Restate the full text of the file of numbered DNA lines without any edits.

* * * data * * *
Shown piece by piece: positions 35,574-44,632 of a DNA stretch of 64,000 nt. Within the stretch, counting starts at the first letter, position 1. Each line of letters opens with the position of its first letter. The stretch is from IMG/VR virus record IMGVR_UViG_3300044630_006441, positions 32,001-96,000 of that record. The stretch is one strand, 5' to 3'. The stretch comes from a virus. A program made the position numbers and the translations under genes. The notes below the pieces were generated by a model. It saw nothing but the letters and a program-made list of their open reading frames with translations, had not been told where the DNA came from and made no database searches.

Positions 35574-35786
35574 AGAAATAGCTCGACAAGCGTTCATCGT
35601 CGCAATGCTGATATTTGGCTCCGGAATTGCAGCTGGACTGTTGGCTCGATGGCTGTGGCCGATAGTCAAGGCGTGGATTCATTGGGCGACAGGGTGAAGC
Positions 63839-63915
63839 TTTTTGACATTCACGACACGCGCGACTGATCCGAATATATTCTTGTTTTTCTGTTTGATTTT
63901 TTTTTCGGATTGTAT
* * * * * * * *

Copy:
Shown piece by piece: positions 35,574-44,632 of a DNA stretch of 64,000 nt. Within the stretch, counting starts at the first letter, position 1. Each line of letters opens with the position of its first letter. The stretch is from IMG/VR virus record IMGVR_UViG_3300044630_006441, positions 32,001-96,000 of that record. The stretch is one strand, 5' to 3'. The stretch comes from a virus. A program made the position numbers and the translations under genes. The notes below the pieces were generated by a model. It saw nothing but the letters and a program-made list of their open reading frames with translations, had not been told where the DNA came from and made no database searches.

Positions 35574-35786
35574 AGAAATAGCTCGACAAGCGTTCATCGT
35601 CGCAATGCTGATATTTGGCTCCGGAATTGCAGCTGGACTGTTGGCTCGATGGCTGTGGCCGATAGTCAAGGCGTGGATTCATTGGGCGACAGGGTGAAGC
Positions 63839-63915
63839 TTTTTGACATTCACGACACGCGCGACTGATCCGAATATATTCTTGTTTTTCTGTTTGATTTT
63901 TTTTTCGGATTGTAT